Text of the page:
The Best of Grenada Island – Grenada is hard to beat for a Caribbean vacation. It has gorgeous, soft-sand beaches and a mountainous and lush rain-forest covered interior. Its capital, St George’s, is a strong contender for the prettiest in the region. Grenada, or the Spice Island is far less developed for tourism than many of the other main Caribbean islands, such as Barbados or Jamaica. There are no resorts, no high-rise developments, and even the most popular beaches are usually quiet.
Grenada has a good selection of hotels suit all budgets, along with some great restaurants and fun nightspots. The southwest corner of the island holds most of the appealing places to stay, eat and drink, plus the finest beaches and St George’s.
Grenada offers lots to see and do. You can hike in the rain forest (a must), go sailing, go diving to see amazing reefs and wrecks, along with a unique underwater sculpture park! To learn more about all the beautiful beaches on the island of Grenada, visit here, or visit us on Pinterest.
Grenada Weather – Best Time to Visit Grenada
The high season are the winter months from, January to April. These are the best months to travel to Grenada, as it’s the driest and least humid then. The worst months are September and October, the peak of the hurricane season. Late summer thru early autumn is the wettest time of year, and the period when you’re most likely to be hit by storms.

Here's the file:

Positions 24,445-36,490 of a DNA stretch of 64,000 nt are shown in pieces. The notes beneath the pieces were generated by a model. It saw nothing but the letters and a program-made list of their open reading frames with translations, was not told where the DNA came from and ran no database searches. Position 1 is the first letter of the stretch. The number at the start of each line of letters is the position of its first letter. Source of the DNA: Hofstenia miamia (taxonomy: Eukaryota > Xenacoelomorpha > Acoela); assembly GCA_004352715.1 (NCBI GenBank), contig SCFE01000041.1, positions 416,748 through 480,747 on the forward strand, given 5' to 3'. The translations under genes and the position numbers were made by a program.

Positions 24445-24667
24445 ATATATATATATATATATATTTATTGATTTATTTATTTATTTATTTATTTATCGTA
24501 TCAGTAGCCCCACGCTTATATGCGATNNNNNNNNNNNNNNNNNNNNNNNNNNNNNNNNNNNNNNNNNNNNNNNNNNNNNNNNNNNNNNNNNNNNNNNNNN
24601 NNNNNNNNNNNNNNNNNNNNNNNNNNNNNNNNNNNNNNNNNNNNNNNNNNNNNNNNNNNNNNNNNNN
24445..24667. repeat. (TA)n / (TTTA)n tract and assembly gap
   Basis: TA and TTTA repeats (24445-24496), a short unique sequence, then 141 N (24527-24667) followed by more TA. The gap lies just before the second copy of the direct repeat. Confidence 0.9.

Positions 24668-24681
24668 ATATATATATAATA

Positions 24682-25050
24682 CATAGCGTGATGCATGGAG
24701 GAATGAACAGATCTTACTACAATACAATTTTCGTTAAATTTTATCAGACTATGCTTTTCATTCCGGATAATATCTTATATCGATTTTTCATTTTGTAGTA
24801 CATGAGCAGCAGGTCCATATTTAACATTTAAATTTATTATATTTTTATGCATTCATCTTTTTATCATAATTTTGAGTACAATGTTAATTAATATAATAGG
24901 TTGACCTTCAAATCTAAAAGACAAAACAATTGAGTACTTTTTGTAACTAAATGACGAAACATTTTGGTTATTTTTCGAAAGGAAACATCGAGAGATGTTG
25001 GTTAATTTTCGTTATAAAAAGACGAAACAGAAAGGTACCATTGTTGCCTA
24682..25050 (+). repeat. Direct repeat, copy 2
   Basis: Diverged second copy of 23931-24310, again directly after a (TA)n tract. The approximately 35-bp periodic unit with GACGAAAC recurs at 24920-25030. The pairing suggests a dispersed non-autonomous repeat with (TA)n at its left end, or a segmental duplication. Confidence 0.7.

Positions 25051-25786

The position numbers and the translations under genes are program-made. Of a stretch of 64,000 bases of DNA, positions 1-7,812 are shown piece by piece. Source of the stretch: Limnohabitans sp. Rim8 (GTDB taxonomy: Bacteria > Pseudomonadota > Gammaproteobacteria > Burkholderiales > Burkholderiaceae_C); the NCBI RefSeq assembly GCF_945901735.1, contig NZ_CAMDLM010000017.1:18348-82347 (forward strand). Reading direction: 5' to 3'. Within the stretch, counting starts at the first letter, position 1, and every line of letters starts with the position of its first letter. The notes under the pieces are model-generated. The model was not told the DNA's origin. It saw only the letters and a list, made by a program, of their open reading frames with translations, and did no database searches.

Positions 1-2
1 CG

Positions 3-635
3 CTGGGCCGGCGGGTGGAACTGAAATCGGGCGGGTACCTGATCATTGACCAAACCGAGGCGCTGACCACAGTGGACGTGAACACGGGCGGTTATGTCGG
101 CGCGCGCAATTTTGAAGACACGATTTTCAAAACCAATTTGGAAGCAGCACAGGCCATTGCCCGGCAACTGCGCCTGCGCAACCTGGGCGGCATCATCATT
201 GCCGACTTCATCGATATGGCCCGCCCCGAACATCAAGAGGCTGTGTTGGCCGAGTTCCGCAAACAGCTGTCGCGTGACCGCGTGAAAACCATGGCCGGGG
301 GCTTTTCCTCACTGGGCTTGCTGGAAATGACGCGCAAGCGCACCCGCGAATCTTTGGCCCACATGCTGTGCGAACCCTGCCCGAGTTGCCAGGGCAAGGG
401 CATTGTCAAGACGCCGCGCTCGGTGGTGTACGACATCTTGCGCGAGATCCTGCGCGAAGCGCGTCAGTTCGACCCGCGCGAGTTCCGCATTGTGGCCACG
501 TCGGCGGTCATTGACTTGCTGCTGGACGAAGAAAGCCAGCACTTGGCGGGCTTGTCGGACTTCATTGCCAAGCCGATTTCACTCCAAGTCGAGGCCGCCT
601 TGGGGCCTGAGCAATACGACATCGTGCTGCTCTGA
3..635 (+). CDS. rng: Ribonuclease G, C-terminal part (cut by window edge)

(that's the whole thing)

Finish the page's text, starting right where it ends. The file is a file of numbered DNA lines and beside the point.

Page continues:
Hotel rates are about a third higher mid-December to April than at other times of year. In the summer and autumn hotels often offer free nights if you stay for a week or longer. Taking weather and cost into consideration, May and June are the best times to travel to Grenada. The liveliest time to visit is early August, when the island parties during the Carnival.
The Best of Grenada Island Beaches
Magazine Beach is picture perfect. Palm trees, white sand and a rocky outcrop at both ends. In the middle of the beach is a shallow, rocky reef that acts as a wave barrier and creates a small sheltered pool inside. There is some nice snorkeling off this area too. No lifeguards on this beach so be aware of the shallow rock area when jumping into the water.